Gilmore Girls: A Year In The Life Gives Two Soulmates A New Chance At Lifelong Bliss
Rory and Paris have both made some questionable decisions over the years, but choosing each other wouldn't be one of them.
There's a rumor going around -- created by me, starting with this sentence -- that Gilmore Girls was originally titled Wow, Those Are Some Bad Choices. I mean, seriously, I'm sitting here wracking my brain and the only characters I can think of who have even a so-so track record on judgment are Lane, Miss Patty, and the Troubadour. (Yes, it's not a great sign that he's still busking after all these years -- start an indie label, dude! -- but at least he hasn't blamed his lack of success on systemic oppression of the white male and adopted a Pepe avatar.) (I hope.)
While there's plenty of competition for the title of "Poor-Decider-in-Chief," the weighted total definitely points to none other than Rory Gilmore (or "Rory Gilmore Sex Boat" if you're nasty). I mean, sure, she was raised by a rebellious teenager and probably slept in a lint trap for the first year of her life, but things got considerably better for her after that; for God's sake, her fallback housing situation in her 20s was a luxury pool house with daily maid service. (Today's nitpick from a former New Englander: the very concept of a "pool house" is 100% West Coast. Emily and Richard would have a guest house or a carriage house.)
And yet, as we check back in with Rory at the ripe old age of 32, her decision-making skills have yet to hit puberty. I'm not going to fault her for trying to make a career as a freelance writer, because, hi there...but her love life is as befuddling as ever. For two years she's been dating a perfectly nice guy for whom she clearly has no use whatsoever (and I know lots of people are all Team Paul, but come on, he's a Costco-sized dumbass himself if he's been accepting Rory's smattering of love kernels for that long)...
...and if that wasn't enough, she's carved out a long-term mutual-sidepiece situation with Fucking Logan Fucking Huntzberger, Fucksquire. ("Flying to England" used to be a fun euphemism around these parts, but now I shall forever associate it with Rory giving Logan a tentative beej while he plays online poker with Jared Kushner.)
So, is there any hope for Rory to crawl out of this decades-long romantic sinkhole? You bet there is -- and it's been right in front of her this whole time.
Yes, I was on the "Rory + Paris 4EVA" train years and years ago, but I think their storyline in "Spring" only makes it clearer than ever that these two are soulmates. They're both facing similar quarterish-life crises, stuck in funhouse-mirror versions of the lives they once imagined for themselves, and they're both in need of a swift kick in the ass to knock them out of their respective ruts. Fortunately, kicking each other in the ass is something at which Paris and Rory have always excelled.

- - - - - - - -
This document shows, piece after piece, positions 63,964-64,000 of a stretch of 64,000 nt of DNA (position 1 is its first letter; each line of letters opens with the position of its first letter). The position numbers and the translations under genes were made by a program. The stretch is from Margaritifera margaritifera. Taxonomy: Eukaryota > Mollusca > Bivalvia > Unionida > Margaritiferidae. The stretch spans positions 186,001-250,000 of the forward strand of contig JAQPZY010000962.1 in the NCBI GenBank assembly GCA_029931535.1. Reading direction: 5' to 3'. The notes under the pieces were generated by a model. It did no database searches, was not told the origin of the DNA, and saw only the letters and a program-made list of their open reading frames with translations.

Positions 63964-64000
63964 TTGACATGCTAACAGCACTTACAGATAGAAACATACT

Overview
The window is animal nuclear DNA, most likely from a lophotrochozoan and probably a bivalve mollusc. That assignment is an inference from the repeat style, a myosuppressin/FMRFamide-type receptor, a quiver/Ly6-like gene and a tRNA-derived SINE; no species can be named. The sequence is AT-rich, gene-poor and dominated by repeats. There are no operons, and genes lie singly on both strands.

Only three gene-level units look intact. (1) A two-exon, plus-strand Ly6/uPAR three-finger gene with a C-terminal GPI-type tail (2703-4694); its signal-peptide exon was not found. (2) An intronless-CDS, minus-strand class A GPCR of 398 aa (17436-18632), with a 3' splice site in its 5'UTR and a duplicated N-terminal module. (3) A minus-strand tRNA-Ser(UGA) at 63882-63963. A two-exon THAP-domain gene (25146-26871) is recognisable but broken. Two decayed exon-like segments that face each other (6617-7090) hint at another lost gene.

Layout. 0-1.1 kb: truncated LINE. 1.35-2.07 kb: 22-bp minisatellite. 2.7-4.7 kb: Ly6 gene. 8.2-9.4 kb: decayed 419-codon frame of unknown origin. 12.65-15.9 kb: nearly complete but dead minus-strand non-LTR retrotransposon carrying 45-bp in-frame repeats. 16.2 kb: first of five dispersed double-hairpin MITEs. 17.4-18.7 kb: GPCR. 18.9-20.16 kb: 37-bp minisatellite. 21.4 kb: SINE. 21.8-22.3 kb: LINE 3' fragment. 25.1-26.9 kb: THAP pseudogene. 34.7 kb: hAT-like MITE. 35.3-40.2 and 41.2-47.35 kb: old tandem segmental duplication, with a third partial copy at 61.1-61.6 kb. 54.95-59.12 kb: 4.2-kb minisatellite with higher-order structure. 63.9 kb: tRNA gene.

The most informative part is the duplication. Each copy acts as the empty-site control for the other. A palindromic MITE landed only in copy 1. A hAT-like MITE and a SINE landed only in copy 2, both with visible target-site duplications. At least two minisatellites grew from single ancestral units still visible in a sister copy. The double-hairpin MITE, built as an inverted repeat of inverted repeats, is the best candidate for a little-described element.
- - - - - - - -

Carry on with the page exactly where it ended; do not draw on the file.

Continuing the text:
It's no secret that their fierce rivalry at Chilton drove them to be the top two students in their class (and possibly in all of Chilton history, because Lord knows that place was pretty well padded out with wealthy dunces); Rory may have had her sights set on Harvard since she was a fetus, but I doubt she'd actually have been accepted without Paris breathing down her neck for three years. It was one of the most productive frenemy-ships since Siskel and Ebert, and the fact that it later turned into an actual friendship proves that each of them understood just how valuable their competition was.
But friendship is one thing; romantic life-partnership is another. And in order to make the case that Paris and Rory are truly each other's lobsters, I'm first going to dig back into the Season 4 episode "Boys In Bikinis, Girls Doin' The Twist," a.k.a. "The One Where Rory And Paris Go On Spring Break."
Thought you got ahead of me, eh? Well, no, as a matter of fact, The Kiss That Launched A Thousand Tumblrs is not my star witness in this case. (While we're on the topic, though, Rory's "Aw, man!" when Paris starts asking follow-up questions is one of my favorite micro-moments in the series.)
No, I'm talking about this earlier scene in which Rory and Paris, having arrived at the hormonal hellscape of Daytona Beach (I've been there for Spring Break too; I know whereof I speak) decide to skip all the clothing-optional shenanigans and just camp out in their motel room with pizza and a Joseph Campbell documentary.
Come on, people! If you've found someone to do that with, you've found marriage material, full stop. How can any of Jess's hipster bullshit, or Logan's 0.01-percenter bullshit, or Dean's homemade-car bullshit, compare with someone who lets Rory be her full, authentic, hopelessly nerdy self? "I've seen [The Power of Myth] four times," Paris announces. "Five," Rory counters. My God, it was all right there, if only they'd allowed themselves to see it!
But hey -- as the proverb goes, the best time to blah blah was blah blah years ago; the second-best time is now. And since fate has conspired to render Paris a free woman once again, Rory ought to count her blessings and board this train before it leaves the station. They've already got a low-level interdependence thing going on, with Paris giving Rory free lodging whenever she needs and Rory chipping in with the childcare, and taking things to the next level could do them both a lot of good. Rory knows, for example, that running a fertility/surrogacy clinic couldn't possibly have been Paris's ultimate career dream (and yes, that job was merely a contrivance to shoehorn Paris into the Luke/Lorelai storyline which itself was even more of a contrivance, but that's a matter for another day), whereas Paris definitely knows that Rory is capable of more than the occasional magazine byline.
Seriously, why not give it a shot? They could both do worse. (And they have! Repeatedly!)